When I was a young married person, I would sometimes find myself in the company of an older married couple who had been together for a very long time. It was impossible not to notice that they would frequently disagree over the most unimportant subjects. And this disagreement would invariably lead to an argument.
I used to wonder to myself if this was the way they had been communicating for the past 40 years, and if so, they had done a very good job of concealing their battle scars.
Or, could the pattern of their discourse be something more recent? And if so, which wedding anniversary was the one that became the fatal turning point?
The image of the quarreling older duo became front and center in my mind as my husband and I celebrated another year of marriage. And I feared that we might have reached that critical time. Was it my imagination, or were we in danger of becoming “that couple”?
It’s been said that you really don’t know someone until you live with them. And sometimes, even clichés can be true. Early in a relationship, the goal is to impress the object of our affection.
Therefore, we are careful to reveal only those parts of ourselves that we want them to know. And we try hard to hide the rest. But the honeymoon phase of any partnership cannot last forever, and sooner or later, infatuation and best behavior take a back seat to facing life’s little realities.
Like, one of you never replaces the cap on the tube of toothpaste, or consistently forgets to close the pantry door after retrieving the box of cereal. Or becomes critical of the way the other partner slices the roast.
After almost 40 years of marriage (to the same man), I realized how easy it was to let petty issues become irksome and rule the day. Fortunately, I became a humor writer, and learned to relish each little perceived misdeed as fodder for a new essay.
While I’m not suggesting that everyone should become a humor writer or a stand-up comic, I am suggesting that we might step back a bit and view the misdemeanor with a lighter heart.
I offer an example from my own life…
The daily newspaper is delivered to our front door, wrapped in a protective plastic sleeve. Typically, it’s my husband who brings the paper into the house, removes the wrapper, and places it in the most convenient spot. For him. It could be the floor, or the coffee table, or the place where we eat breakfast.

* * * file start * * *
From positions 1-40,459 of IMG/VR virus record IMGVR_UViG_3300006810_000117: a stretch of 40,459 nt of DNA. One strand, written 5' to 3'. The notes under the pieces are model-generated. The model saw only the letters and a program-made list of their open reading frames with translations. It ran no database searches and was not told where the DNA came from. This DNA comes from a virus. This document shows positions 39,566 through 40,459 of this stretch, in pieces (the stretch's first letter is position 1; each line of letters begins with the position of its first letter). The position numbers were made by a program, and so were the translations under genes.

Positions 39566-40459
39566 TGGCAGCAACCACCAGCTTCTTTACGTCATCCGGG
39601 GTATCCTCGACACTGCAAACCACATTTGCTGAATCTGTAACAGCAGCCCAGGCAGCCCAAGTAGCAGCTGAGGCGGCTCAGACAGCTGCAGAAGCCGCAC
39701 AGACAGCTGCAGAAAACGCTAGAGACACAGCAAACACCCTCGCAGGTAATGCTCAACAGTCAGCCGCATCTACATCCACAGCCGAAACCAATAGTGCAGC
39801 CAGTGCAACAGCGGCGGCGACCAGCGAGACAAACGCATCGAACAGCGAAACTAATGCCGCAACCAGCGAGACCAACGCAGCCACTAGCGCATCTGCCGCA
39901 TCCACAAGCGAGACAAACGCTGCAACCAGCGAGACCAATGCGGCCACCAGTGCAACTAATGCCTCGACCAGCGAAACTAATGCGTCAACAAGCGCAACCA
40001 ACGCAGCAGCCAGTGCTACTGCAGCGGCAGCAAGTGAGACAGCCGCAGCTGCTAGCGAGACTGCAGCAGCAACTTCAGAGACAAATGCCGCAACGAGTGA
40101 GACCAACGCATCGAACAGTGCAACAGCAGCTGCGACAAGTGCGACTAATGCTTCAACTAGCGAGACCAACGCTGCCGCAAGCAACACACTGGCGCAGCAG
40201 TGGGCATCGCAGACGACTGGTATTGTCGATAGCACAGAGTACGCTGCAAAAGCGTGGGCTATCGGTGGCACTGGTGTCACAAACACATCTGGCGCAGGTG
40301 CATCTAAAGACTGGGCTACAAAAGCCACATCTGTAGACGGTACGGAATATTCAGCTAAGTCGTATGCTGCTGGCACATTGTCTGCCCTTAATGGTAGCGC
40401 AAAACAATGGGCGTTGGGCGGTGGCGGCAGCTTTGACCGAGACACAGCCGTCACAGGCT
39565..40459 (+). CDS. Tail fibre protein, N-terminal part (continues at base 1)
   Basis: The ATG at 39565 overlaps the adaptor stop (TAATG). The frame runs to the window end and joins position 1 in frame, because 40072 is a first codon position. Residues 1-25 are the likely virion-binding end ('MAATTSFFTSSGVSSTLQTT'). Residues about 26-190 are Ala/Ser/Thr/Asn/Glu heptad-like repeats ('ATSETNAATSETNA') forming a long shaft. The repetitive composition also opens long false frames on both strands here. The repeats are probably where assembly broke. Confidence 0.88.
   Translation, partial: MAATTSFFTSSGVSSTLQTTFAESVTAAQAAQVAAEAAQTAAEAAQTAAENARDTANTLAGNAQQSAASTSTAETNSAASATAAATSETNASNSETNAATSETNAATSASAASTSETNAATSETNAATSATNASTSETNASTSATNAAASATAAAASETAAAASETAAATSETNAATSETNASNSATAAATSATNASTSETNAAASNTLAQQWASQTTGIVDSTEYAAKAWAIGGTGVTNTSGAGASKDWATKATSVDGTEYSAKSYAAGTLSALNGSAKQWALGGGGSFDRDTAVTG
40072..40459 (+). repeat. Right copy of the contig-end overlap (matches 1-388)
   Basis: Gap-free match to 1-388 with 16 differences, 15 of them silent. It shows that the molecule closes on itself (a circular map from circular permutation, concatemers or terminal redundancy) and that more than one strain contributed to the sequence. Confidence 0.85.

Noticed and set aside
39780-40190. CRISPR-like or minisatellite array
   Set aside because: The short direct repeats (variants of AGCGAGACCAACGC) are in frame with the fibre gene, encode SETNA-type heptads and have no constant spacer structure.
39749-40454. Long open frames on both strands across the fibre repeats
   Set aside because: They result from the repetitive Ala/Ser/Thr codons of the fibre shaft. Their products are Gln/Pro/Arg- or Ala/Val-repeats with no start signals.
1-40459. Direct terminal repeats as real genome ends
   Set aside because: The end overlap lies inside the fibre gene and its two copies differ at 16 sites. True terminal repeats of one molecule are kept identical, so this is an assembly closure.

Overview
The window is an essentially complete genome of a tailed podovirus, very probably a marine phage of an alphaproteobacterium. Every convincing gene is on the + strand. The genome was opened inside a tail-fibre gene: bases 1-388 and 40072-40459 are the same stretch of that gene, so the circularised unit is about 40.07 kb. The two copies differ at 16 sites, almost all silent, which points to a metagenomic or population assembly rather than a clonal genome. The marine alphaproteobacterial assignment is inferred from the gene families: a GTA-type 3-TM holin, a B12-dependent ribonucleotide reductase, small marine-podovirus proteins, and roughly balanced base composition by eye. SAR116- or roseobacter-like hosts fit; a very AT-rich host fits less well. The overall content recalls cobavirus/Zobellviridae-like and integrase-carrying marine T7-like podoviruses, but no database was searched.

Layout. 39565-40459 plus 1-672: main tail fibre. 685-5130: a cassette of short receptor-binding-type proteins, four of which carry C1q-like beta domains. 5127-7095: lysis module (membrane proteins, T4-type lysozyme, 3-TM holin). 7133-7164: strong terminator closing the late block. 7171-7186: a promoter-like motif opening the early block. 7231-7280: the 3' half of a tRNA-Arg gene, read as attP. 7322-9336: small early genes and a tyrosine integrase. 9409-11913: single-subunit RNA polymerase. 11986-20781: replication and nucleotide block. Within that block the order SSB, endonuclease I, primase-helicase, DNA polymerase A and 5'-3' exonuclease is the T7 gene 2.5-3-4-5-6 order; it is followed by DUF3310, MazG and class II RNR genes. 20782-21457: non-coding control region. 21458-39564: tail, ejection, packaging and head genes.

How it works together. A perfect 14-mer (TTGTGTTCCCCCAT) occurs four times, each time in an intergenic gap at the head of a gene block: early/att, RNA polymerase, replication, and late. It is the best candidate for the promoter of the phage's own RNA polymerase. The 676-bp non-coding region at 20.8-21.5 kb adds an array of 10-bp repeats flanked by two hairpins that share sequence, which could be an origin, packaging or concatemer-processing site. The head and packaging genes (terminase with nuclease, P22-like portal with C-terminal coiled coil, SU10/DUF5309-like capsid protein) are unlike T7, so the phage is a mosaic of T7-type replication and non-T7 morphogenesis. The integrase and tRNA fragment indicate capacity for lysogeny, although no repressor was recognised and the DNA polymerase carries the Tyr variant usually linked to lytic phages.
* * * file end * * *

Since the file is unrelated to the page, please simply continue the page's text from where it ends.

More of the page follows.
But somehow, he never gets as far as the kitchen to drop it in the garbage pail. Unless I bring it to his attention. This scenario has been repeated so often that I hear the scolding voice in my head shouting, “How many times have I asked you to please throw the plastic into the trash.”
But before I let that voice escape, I had another idea.
“Joe,” I said (the name has been changed to protect the not-so-innocent), “since you seem to have a real problem finding your way to the kitchen, how about we do this with the wrapper. Instead of throwing it on the floor, or the table, why don’t you get creative and hide it in a different place each morning, before you go off to work. Then it will be my job to find it, and I will properly dispose of it.”
At first, he looked up at me and suggested maybe I needed a second cup of coffee to clear my head. But then he smiled, and so did I. Next day, I found the wrapper in a flower pot; the day after that, behind the pillow of the couch.
And each time I discovered the wrapper in a different spot, I would have a good laugh. And I know he had as good a time hiding it, as I did finding it. Of course, the game didn’t last forever, but it did manage to avoid a quarrel. The wrapper now makes it to the garbage pail – at least some of the time.
To use a quote attributed to Henry Ward Beecher, “A marriage without a sense of humor is like a wagon without springs. It’s jolted by every pebble in the road.” Additionally, studies have shown that humor a couple can create together is strongly related to relationship satisfaction.
Besides defusing uncomfortable situations, humor and laughter have the following attributes:
So, lighten up! Even tense situations may have a funny side if we know how to look for it. And while it’s true that my husband and I have become “an older couple,” I believe that our shared sense of humor has kept us from being “that couple.”
How do you handle irksome situations with your spouse/partner? Are there any circumstances where humor intervened and dispersed an argument? Please share your stories in the comments below!
Tags Divorce After 60